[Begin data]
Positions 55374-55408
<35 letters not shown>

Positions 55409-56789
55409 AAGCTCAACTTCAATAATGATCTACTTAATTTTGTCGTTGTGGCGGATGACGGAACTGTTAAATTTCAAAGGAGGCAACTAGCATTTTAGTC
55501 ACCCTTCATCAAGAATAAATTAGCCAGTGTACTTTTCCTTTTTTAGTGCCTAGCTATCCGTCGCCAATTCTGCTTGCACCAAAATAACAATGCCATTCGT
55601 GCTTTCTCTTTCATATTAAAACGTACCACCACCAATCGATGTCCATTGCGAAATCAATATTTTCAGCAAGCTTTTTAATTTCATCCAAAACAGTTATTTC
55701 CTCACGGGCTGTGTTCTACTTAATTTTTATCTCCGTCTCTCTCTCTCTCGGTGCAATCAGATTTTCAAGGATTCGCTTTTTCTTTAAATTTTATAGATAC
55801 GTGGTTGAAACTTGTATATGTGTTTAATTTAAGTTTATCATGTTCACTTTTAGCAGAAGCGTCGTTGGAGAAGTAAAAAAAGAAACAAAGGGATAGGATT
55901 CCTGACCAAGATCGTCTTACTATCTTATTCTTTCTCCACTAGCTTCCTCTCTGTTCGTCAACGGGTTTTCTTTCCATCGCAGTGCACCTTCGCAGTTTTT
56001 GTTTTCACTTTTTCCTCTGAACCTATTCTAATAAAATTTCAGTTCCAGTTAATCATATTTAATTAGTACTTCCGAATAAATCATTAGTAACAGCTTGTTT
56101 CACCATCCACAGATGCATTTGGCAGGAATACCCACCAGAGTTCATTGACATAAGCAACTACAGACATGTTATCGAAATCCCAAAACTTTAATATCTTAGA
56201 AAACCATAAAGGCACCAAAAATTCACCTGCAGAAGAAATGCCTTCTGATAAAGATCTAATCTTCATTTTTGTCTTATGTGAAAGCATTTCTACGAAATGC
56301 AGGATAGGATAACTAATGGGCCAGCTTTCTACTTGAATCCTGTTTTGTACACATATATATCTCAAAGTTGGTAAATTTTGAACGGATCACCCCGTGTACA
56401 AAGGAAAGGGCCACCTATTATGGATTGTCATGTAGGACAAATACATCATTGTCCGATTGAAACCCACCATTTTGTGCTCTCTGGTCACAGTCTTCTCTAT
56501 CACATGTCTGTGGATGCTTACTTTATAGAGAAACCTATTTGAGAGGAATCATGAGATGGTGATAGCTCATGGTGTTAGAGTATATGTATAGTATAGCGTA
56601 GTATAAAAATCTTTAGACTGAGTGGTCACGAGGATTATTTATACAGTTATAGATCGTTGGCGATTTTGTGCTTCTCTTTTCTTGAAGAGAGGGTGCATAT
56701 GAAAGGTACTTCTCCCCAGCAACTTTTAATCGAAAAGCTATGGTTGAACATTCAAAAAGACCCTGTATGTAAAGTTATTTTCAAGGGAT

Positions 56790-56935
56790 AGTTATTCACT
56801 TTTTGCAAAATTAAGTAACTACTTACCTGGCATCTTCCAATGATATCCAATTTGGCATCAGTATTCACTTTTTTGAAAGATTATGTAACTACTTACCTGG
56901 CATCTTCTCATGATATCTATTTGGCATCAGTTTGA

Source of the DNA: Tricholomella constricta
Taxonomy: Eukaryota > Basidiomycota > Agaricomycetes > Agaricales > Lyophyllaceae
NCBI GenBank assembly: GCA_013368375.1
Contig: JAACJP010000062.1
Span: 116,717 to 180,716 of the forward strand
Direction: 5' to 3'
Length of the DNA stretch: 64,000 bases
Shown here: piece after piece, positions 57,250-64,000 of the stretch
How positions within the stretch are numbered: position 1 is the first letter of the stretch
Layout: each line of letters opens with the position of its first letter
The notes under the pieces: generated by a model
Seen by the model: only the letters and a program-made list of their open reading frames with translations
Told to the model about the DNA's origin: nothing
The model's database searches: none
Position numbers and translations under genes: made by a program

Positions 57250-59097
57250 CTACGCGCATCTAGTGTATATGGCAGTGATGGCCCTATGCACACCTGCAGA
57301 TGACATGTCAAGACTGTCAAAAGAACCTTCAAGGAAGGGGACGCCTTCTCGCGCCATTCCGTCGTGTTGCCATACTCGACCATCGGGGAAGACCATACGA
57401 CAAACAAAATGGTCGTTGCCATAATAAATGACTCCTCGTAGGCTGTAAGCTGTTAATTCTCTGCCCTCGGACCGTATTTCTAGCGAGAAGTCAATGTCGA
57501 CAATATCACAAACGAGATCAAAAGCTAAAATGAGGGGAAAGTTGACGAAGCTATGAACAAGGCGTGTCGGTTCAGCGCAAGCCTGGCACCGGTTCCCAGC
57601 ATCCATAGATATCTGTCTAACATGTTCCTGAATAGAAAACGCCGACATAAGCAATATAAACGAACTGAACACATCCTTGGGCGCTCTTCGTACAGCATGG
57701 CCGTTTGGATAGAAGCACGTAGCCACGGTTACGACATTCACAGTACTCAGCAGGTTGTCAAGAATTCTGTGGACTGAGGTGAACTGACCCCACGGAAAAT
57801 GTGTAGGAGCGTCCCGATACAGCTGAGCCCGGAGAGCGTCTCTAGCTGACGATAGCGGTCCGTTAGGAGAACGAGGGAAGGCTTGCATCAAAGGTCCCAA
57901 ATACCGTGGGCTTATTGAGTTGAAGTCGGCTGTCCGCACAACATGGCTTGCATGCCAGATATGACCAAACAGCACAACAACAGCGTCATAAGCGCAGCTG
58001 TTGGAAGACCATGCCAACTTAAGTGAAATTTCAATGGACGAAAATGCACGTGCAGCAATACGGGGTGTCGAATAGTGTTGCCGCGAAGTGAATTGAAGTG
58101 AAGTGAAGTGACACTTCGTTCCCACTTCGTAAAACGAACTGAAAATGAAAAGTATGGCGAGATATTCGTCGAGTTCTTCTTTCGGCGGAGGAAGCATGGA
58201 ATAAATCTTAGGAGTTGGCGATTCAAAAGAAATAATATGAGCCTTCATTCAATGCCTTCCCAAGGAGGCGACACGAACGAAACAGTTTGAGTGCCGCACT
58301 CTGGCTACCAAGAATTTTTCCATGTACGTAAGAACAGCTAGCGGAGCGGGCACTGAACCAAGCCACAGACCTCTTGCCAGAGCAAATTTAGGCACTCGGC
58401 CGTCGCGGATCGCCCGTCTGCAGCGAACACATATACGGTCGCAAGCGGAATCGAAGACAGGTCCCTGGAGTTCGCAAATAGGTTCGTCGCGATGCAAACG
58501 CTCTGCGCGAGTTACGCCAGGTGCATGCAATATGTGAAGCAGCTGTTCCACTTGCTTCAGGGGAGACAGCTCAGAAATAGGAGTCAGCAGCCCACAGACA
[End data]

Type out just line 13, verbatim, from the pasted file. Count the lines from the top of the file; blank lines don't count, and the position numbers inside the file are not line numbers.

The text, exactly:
56301 AGGATAGGATAACTAATGGGCCAGCTTTCTACTTGAATCCTGTTTTGTACACATATATATCTCAAAGTTGGTAAATTTTGAACGGATCACCCCGTGTACA